CSWD’s mission is to provide efficient, economical, and environmentally sound management of solid waste generated by our member towns and cities and their residents and businesses. An important part of that includes the responsible management of hazardous waste. There is no program in New England that provides the level of service that CSWD provides for proper management of household hazardous waste.
We do that primarily through the Environmental Depot, our permanent paint and hazardous waste collection facility in South Burlington, which is open four days a week year-round for Chittenden County residents and businesses. Plus, we provide The Rover mobile collection unit (news on that coming next week!) As far as we know, we’re the only hazardous waste program in the eastern United States that has a mobile collection as well as a permanent year-round facility.
CSWD is committed to trying to find a better use for the material we collect before it goes for disposal. The Local Color program is a great example of how we have taken a waste stream that comes into at our hazardous waste facility and created a marketable product going out rather than landfilling it. We don’t make money on Local Color, but we give it a second life and keep it from entering the waste stream.Typical “HazBin” items
Since the early 1990′s, one of the beloved features of our Environmental Depot has been the HazBin reuse room. Thousands of conscientious Chittenden County residents and businesses visit our facility every year and bring us hazardous products that they can no longer use. We take each product and examine it to determine what category it should go into before being further processed. One of those categories was the HazBin. The Environmental Depot collected 545,607 pounds of paint and hazardous waste in Fiscal Year 2011. We placed 16,409 pounds of that was products we placed in the HazBin for reuse.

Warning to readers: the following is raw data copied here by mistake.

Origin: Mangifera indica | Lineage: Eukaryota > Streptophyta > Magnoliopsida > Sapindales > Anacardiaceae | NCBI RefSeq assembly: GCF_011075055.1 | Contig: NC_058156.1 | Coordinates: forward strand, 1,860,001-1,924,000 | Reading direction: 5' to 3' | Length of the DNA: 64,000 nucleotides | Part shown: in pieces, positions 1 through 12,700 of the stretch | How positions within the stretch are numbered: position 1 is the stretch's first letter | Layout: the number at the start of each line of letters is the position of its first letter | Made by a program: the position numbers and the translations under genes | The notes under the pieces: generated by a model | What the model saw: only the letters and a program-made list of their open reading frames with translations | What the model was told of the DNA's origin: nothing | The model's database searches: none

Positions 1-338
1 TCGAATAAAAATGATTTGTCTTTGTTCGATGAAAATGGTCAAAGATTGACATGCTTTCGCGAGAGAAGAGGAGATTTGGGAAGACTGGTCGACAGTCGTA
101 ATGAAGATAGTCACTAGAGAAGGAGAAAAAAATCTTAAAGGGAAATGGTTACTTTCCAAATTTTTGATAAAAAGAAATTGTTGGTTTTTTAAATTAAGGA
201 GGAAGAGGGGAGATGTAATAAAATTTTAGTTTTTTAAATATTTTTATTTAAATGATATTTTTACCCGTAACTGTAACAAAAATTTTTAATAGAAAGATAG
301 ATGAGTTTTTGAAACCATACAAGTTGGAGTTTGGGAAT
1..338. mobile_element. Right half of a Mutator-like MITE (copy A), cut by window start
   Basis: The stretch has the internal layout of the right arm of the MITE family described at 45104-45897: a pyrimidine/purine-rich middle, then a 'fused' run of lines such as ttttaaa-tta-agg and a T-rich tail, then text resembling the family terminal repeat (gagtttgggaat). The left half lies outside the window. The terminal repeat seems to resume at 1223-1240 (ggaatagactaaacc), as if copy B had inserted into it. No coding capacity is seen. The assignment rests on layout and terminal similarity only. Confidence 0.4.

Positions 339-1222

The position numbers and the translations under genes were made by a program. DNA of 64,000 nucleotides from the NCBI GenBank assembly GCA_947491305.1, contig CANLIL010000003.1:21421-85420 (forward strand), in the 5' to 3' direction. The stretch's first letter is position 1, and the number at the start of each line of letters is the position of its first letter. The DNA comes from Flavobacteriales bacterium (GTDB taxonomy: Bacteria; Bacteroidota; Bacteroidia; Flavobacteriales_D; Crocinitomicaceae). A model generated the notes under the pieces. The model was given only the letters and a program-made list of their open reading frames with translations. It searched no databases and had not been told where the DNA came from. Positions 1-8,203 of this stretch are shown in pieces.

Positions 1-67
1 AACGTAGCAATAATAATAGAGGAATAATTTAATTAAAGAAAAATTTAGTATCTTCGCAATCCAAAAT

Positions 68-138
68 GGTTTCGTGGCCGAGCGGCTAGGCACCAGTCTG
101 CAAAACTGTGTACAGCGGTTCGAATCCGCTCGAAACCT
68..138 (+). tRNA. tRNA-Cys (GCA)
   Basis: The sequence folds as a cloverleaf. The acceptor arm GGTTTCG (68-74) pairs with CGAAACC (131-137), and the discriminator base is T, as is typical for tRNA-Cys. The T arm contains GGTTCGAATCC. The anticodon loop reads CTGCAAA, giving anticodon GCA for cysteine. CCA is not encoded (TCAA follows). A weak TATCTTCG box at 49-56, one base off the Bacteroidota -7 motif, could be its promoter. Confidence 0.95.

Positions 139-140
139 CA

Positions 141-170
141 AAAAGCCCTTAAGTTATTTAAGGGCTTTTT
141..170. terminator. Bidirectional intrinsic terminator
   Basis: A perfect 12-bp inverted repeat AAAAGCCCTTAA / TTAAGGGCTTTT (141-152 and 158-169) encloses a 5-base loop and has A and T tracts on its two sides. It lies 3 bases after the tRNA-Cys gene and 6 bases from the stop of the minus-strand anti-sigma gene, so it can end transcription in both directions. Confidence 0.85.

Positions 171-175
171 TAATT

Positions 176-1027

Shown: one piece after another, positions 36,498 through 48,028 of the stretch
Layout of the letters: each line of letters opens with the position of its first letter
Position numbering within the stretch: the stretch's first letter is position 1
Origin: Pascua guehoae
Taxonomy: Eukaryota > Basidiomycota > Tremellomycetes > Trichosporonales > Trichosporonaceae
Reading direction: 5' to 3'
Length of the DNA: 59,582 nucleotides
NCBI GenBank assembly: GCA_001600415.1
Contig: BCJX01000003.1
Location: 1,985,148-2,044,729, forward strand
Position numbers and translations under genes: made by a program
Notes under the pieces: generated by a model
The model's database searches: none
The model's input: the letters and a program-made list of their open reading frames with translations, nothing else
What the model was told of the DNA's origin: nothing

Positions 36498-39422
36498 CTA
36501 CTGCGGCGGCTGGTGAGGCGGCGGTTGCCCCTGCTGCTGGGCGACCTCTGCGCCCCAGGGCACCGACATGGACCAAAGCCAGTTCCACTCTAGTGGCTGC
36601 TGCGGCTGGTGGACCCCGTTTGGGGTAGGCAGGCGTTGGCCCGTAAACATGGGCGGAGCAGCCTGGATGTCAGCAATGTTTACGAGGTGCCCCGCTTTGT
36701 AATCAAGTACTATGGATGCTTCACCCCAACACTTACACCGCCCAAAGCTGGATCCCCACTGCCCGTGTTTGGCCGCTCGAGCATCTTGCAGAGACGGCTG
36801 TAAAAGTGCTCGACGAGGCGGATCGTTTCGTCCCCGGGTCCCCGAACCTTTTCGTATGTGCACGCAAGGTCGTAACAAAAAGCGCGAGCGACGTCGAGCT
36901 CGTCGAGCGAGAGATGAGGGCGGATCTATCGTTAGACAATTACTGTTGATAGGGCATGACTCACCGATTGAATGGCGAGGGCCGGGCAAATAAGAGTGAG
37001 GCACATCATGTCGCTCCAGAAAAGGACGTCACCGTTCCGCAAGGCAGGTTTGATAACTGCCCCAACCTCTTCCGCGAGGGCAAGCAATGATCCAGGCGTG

However, proper disposal is the core mission of our hazardous waste program, and that’s why we have made the difficult decision to shut down the HazBin at the Environmental Depot.
We have observed over time that the majority of the material in the HazBin was being taken by a handful of individuals who were frequenting the HazBin on a daily basis and routinely carting away large quantities of items. Our fears that the material was being mismanaged by these few individuals were substantiated on several occasions.
The most recent incident occurred a few months ago when a property management company brought us 10 cubic-yard containers full of flammable, combustible and poisonous substances that had been hoarded and left behind by an evicted tenant. CSWD Reuse stickers on the items documented that the individual had obtained these products from the Hazbin. Fortunately this material came back to us (again) for proper management.
CSWD has been concerned about this for years and though we have tried to think of ways to regulate Hazbin use, we do not have the staff for the necessary monitoring. Regretfully, we came to the conclusion that continuing the HazBin invited too much liability and risk for CSWD and the public, and was likely counterproductive to the core mission of our Hazardous Waste Program.
But there is good news! We are in the beginning stages of developing a more formal reuse program where we can provide community businesses and 501(c)(3) organizations with materials that they are seeking. This is still in the early stages of development internally, but we are committed to establishing a better reuse program in the not-too-distant future.
Stay tuned faithful re-use fans! Our staff will have their hands full as we enter our busiest season. But after that, we’ll be putting our enthusiasm and commitment back on the task of creating an even better reuse program for HazBin materials.